2019

February 6, 2019

The Reality Virtually Hackathon @ the Media Lab took place January 17-21 2019. This event brought together interdisciplinary minds to explore the application of virtual reality and augmented reality technologies for building new experiences. Justin Berry, Winter Willoughby-Spera (‘20), Bobby Berry (‘18), and Jack Wesson (‘19) from Yale made the trip up to Boston to participate in the event.

Here’s what Winter and Bobby had to say about their experiences:

Winter’s experience

It was an incredible experience to be surrounded by hundreds of developers, artists, musicians, designers, and innovators from all over the world who came together to create moving, meaningful experiences in VR and AR. From the first moment of being with my team (who I just met) with a few ideas and some nerves to leaving the hackathon inspired, excited, and looking forward to continuing collaboration and creation back at Yale. The best part was when the team was together on the first day, ideating and talking about what moves us as artists and what we should create— I loved how we decided to shoot for the stars and go for the project we dreamed of, no matter how ambitious. Finishing a project with that in mind was empowering and moving.

We created FORM, an AR experience for Magic Leap that allows users to interact and play with their emotions using real time brainwave data from the Muse, an EEG band. The brain has five brainwave types, each corresponding to a state of consciousness which we then associate with an array of moods, feelings, and emotions We translated the user’s most dominant brainwave at a given moment into a particle system with unique interactions, personalities, colors, and forms. We wanted to create an experience that de-stigmatized mental health, an experience that allowed people to quite literally express, touch, feel, pop, hug, throw their feelings, the good and the bad.  In the future, I want to make FORM collective: every user who experience FORM can leave their feelings out there in the space for future users to engage with. With hundreds of particles of all sorts of colors and properties, sticking to surfaces, from all sorts of people, the experience forms an art piece that is the universal amygdala.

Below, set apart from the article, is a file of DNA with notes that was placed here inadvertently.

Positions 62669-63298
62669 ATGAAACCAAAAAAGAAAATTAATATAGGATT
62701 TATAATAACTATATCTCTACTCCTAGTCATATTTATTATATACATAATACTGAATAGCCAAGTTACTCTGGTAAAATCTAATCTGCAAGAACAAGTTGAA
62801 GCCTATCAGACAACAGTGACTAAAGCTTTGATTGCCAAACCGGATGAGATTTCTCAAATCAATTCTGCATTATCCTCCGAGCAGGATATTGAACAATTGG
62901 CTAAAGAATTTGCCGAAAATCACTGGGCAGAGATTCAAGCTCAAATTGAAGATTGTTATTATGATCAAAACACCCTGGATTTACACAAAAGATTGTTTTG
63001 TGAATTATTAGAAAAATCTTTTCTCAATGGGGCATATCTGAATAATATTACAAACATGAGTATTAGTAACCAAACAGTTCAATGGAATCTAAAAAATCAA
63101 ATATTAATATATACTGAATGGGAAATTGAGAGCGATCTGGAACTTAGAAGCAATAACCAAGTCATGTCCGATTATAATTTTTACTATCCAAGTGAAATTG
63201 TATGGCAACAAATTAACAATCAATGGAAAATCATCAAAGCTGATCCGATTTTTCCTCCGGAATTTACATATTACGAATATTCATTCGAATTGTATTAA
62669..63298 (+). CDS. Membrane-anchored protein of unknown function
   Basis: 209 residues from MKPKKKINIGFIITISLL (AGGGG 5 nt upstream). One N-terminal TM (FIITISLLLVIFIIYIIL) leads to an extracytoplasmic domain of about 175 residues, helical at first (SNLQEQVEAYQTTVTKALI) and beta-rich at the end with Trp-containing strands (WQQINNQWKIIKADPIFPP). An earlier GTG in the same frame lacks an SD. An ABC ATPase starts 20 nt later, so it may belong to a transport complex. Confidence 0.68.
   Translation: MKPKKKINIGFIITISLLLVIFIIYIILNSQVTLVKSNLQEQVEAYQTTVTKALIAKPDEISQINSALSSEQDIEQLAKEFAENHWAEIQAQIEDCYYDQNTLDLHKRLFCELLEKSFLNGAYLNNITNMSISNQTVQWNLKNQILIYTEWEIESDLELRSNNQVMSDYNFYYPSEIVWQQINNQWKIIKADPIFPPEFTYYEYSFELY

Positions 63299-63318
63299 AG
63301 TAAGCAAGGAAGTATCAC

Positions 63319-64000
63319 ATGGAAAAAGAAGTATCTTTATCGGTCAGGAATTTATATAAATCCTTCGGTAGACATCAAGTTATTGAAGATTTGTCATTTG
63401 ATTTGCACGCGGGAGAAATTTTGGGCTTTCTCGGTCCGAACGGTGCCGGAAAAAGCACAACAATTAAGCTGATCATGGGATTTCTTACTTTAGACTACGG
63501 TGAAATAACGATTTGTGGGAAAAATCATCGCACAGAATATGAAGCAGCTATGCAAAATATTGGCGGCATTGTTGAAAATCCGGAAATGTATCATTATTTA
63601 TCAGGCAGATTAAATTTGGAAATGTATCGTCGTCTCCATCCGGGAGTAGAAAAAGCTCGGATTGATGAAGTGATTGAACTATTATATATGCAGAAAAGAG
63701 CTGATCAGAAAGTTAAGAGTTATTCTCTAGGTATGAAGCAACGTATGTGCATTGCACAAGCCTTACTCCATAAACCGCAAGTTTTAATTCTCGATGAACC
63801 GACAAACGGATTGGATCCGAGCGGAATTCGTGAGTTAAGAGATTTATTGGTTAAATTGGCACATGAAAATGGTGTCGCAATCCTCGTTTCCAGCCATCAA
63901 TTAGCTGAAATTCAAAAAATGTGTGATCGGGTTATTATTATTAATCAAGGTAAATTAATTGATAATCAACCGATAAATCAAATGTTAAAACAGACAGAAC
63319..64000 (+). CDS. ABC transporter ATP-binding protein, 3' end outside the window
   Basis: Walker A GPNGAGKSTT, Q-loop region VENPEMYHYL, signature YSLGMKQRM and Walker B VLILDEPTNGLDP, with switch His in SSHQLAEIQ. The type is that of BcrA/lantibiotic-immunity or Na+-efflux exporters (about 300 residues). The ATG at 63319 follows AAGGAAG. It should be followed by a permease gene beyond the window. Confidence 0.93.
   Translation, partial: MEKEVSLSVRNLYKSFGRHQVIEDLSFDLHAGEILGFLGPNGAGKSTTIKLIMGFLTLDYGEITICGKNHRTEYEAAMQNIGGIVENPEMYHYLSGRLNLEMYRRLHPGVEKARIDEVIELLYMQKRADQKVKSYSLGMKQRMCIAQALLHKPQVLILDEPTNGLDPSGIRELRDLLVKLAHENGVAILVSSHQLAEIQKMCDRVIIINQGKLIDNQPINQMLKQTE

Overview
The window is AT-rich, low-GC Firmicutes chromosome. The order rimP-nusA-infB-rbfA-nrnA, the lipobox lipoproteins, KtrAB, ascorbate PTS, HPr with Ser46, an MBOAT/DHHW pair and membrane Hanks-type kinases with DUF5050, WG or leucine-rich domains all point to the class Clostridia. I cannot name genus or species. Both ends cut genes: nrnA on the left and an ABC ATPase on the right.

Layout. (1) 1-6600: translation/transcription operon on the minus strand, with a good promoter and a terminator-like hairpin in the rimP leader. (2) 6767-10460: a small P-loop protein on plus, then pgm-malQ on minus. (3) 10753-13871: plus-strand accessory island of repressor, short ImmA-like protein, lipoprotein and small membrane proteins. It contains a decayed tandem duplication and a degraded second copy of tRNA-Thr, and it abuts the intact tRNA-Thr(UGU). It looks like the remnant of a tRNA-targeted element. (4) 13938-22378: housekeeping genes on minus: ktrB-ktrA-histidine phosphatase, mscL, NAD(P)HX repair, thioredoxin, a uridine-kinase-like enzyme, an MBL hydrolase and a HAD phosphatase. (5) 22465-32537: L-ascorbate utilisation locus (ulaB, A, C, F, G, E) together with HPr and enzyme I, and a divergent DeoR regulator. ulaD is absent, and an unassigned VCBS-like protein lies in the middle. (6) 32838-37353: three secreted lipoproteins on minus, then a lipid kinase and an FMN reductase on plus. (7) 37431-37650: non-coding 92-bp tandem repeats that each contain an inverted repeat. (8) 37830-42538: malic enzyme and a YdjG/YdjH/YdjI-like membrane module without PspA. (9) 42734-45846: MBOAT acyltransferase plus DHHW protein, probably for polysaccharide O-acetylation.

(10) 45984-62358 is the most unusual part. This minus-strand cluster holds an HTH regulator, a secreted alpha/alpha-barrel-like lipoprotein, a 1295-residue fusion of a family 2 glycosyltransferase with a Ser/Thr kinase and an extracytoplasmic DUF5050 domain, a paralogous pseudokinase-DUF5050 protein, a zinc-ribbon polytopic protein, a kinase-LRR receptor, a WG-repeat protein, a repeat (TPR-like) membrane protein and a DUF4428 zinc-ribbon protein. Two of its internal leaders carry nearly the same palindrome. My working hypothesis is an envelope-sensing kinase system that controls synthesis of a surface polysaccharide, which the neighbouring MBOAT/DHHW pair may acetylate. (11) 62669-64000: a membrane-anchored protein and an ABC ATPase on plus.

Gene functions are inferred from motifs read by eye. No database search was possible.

A large group of people working on laptops.

Bobby’s experience

I had been quite anxious going in to the MIT Reality Virtually Hackathon. Anxious that I wouldn’t meet anyone, that my team would be dysfunctional, that despite the time and effort I put into the event, I would not find it to be rewarding. However, I am glad to say that these anxieties did not become realities. The hackathon was a crowd of brilliant and passionate individuals and a mutual excitement over the potential of AR/VR made conversation flow with ease. I met my team during the (somewhat hectic) team formation event on the first evening. A small group of about 20 had gathered in a quiet corner to discuss possible MR applications for social good. I was torn between multiple projects, but ultimately found myself attracted to the notion of AR Headsets as a prosthetic/tool for the blind. Together with four others, we developed an application for the Magic Leap that provides audio directions/feedback to help individuals with poor vision navigate around obstacles and through doorways. Though our team did not win any of the grand prizes, we did win two prizes from the sponsors: Best Magic Leap Application, and the Wayfair Social Good Prize. We are still in contact with each other, as well as Magic Leap, to try to make our project a reality. Hopefully, one day I will be able to say I was the developer of the first Prosthetic Vision system.

Bobby working on a laptop.